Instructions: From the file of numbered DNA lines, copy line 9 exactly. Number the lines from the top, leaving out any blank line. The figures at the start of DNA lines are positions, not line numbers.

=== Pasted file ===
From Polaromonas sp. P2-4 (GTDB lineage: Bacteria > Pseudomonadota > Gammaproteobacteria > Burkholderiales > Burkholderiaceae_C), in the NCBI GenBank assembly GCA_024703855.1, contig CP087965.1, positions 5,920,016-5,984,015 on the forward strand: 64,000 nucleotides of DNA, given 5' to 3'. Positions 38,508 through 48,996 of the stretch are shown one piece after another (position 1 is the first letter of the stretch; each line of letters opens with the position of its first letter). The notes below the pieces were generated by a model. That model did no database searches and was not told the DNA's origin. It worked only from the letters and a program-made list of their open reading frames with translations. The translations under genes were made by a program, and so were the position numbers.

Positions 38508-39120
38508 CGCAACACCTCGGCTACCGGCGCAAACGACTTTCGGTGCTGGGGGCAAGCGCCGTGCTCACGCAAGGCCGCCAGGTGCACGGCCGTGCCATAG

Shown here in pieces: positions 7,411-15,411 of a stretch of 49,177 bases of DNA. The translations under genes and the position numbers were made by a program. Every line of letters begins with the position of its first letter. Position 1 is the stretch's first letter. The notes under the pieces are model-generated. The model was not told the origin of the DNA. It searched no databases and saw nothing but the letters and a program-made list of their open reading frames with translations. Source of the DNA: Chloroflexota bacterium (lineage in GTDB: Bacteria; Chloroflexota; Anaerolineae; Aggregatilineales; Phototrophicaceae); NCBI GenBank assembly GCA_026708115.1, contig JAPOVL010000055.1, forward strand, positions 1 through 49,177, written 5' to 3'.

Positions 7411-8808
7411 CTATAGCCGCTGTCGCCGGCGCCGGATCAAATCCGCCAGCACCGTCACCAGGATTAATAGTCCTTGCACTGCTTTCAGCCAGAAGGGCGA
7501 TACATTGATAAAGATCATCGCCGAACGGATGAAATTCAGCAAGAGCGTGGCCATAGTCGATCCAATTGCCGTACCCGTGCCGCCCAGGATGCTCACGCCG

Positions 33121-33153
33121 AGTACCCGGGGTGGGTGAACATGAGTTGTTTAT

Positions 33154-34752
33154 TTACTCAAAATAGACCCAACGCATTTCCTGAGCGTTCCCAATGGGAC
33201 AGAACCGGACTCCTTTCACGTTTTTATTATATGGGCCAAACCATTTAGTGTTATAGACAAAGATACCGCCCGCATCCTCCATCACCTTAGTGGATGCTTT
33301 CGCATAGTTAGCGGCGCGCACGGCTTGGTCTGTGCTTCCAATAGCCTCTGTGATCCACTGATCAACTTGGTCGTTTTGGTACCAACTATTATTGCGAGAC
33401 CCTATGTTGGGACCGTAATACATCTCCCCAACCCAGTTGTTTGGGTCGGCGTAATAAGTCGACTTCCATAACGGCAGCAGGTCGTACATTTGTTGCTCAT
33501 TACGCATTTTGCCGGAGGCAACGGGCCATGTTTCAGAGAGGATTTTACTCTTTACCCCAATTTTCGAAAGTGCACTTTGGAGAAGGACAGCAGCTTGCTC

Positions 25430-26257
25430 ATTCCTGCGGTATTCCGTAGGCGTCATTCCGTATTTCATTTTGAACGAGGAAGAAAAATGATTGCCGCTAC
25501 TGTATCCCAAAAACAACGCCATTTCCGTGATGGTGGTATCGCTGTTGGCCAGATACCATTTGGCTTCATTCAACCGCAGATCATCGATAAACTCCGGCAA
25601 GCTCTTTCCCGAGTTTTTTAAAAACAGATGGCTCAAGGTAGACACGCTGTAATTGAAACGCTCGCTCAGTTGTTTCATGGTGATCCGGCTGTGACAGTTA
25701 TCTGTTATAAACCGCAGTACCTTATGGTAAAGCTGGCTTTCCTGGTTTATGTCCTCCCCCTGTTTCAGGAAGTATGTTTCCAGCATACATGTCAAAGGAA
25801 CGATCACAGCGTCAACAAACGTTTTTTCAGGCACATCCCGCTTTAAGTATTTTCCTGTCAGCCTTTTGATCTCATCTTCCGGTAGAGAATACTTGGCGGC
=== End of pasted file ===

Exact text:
33121 AGTACCCGGGGTGGGTGAACATGAGTTGTTTAT